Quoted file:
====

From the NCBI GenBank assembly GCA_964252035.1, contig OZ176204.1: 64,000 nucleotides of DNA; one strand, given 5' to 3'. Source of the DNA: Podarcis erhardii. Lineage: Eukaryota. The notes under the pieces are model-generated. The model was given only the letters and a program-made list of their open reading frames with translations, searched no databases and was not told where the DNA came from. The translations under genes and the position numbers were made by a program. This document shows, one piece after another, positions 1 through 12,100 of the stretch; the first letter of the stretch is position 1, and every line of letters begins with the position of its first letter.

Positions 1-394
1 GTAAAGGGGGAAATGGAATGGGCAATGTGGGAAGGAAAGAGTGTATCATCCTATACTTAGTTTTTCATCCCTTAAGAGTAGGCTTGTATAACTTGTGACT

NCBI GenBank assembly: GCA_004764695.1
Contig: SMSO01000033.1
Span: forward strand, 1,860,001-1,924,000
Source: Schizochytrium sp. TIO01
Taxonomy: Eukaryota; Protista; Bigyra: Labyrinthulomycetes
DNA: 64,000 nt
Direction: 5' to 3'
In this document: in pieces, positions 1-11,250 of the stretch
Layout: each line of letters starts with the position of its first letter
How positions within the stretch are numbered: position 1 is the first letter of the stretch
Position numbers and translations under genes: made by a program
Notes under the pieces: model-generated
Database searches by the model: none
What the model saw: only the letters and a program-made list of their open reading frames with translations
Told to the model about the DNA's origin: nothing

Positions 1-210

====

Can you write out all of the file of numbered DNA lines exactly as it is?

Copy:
From the NCBI GenBank assembly GCA_964252035.1, contig OZ176204.1: 64,000 nucleotides of DNA; one strand, given 5' to 3'. Source of the DNA: Podarcis erhardii. Lineage: Eukaryota. The notes under the pieces are model-generated. The model was given only the letters and a program-made list of their open reading frames with translations, searched no databases and was not told where the DNA came from. The translations under genes and the position numbers were made by a program. This document shows, one piece after another, positions 1 through 12,100 of the stretch; the first letter of the stretch is position 1, and every line of letters begins with the position of its first letter.

Positions 1-394
1 GTAAAGGGGGAAATGGAATGGGCAATGTGGGAAGGAAAGAGTGTATCATCCTATACTTAGTTTTTCATCCCTTAAGAGTAGGCTTGTATAACTTGTGACT

NCBI GenBank assembly: GCA_004764695.1
Contig: SMSO01000033.1
Span: forward strand, 1,860,001-1,924,000
Source: Schizochytrium sp. TIO01
Taxonomy: Eukaryota; Protista; Bigyra: Labyrinthulomycetes
DNA: 64,000 nt
Direction: 5' to 3'
In this document: in pieces, positions 1-11,250 of the stretch
Layout: each line of letters starts with the position of its first letter
How positions within the stretch are numbered: position 1 is the first letter of the stretch
Position numbers and translations under genes: made by a program
Notes under the pieces: model-generated
Database searches by the model: none
What the model saw: only the letters and a program-made list of their open reading frames with translations
Told to the model about the DNA's origin: nothing

Positions 1-210